Flooding is seen in Baltimore County’s Turner Station. Photo courtesy Of Turner Station Resident Olivia Lomax.

Paying for damage done by climate change can cost local governments big bucks. The Baltimore County Council is considering establishing a resilience authority to help finance climate change-related projects. Extreme weather from flooding that washes out roads or overloads drainage pipes or excessive heat that wears down roadways and other structures maintained by the county is already a mounting cost.

Jenn Aiosa, Baltimore County’s chief sustainability officer, said the resilience authority would help them pay for climate change projects long term, rather than relying on the county’s annual budget.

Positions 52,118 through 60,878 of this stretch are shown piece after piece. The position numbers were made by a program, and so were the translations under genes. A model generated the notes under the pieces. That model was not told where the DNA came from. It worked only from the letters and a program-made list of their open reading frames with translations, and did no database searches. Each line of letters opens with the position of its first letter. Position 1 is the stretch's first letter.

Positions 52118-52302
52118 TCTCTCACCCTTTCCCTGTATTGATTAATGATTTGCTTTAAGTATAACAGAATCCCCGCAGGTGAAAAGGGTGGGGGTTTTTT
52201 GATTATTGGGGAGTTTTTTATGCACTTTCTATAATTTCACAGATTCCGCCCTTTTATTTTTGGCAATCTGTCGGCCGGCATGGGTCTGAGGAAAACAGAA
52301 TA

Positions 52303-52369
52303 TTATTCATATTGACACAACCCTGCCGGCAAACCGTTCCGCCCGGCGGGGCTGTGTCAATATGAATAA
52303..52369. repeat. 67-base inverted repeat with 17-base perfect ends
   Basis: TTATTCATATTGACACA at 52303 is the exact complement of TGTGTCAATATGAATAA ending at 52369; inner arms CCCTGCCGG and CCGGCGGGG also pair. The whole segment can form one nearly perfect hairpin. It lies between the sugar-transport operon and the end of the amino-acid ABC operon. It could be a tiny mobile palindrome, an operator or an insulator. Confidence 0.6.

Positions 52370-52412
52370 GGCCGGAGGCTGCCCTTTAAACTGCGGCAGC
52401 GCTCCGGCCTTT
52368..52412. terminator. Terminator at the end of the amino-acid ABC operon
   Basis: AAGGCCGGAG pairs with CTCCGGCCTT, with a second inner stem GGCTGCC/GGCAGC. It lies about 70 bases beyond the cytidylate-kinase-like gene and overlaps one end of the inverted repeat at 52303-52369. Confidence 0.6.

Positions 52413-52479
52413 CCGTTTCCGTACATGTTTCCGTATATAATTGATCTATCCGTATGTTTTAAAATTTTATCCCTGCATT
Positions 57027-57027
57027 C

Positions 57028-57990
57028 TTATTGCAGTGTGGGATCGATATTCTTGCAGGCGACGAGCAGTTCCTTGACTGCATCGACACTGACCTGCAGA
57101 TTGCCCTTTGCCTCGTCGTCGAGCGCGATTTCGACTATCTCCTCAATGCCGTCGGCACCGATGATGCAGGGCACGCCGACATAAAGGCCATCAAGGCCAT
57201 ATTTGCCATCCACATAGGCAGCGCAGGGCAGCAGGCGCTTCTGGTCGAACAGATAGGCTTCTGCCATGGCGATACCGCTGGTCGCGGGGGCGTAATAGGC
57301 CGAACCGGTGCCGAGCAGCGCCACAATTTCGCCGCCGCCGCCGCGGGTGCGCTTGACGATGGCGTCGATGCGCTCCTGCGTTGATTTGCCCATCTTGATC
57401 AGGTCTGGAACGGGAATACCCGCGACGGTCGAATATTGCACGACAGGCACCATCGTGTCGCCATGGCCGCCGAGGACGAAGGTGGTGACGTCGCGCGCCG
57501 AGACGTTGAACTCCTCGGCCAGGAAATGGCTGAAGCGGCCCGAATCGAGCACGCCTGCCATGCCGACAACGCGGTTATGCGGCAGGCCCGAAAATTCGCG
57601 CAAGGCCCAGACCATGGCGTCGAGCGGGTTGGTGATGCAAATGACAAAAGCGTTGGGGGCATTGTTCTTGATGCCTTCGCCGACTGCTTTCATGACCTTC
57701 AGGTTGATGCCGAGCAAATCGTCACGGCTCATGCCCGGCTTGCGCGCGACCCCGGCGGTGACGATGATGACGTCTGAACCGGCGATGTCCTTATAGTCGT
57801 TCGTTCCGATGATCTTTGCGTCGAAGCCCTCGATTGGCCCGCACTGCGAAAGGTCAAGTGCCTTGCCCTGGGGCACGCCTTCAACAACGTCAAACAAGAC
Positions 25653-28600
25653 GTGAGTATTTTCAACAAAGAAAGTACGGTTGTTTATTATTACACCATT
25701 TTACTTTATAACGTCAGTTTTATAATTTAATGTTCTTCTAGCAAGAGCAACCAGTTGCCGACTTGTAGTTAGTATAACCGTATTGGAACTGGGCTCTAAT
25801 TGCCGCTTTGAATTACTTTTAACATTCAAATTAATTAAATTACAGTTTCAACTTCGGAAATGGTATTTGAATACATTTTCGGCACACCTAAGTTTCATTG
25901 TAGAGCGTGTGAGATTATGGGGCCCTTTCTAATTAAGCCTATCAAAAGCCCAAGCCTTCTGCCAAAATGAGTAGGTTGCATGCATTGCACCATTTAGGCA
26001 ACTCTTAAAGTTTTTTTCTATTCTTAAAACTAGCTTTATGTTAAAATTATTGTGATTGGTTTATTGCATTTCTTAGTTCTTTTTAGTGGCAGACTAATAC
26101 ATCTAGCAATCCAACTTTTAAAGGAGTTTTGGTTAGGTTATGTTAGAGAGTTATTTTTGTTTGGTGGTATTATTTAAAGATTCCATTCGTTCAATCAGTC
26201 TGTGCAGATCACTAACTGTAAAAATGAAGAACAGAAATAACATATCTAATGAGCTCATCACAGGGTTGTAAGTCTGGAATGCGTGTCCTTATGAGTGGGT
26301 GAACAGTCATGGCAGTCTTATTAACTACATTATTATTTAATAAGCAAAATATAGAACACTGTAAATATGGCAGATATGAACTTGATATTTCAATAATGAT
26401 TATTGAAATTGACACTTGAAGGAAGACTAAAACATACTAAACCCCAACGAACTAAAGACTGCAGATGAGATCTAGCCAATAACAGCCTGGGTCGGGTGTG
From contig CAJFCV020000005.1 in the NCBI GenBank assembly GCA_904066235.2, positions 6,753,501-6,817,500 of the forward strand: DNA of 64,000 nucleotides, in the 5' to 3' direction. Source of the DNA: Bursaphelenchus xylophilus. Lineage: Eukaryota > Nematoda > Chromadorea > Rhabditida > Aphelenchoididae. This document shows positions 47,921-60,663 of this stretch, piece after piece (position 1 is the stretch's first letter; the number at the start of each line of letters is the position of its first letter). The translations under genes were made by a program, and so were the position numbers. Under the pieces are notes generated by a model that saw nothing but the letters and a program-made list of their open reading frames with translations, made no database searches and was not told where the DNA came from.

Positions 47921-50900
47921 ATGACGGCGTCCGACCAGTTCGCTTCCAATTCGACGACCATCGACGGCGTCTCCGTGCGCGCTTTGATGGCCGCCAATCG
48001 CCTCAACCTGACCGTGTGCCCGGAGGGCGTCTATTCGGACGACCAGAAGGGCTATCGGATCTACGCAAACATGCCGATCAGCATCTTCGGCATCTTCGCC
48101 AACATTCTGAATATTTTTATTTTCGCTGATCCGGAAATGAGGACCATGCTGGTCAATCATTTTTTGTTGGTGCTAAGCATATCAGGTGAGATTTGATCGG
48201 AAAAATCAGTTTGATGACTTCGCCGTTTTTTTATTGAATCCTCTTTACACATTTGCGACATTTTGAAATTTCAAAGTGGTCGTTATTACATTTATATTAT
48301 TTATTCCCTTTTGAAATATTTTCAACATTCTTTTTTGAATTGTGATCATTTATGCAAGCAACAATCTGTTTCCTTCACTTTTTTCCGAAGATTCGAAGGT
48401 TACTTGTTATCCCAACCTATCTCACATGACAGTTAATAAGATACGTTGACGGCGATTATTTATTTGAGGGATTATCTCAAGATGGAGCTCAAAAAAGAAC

“We really need to think more holistically about how we can provide predictable revenue to do the kind of work we know is needed,” Aiosa said.

County officials have not put a dollar tag on the cost of climate change so far.

In 2020, the Maryland General Assembly passed legislation that enables local municipalities like Baltimore County to create these resilience authorities.

Read more (and listen) at WYPR.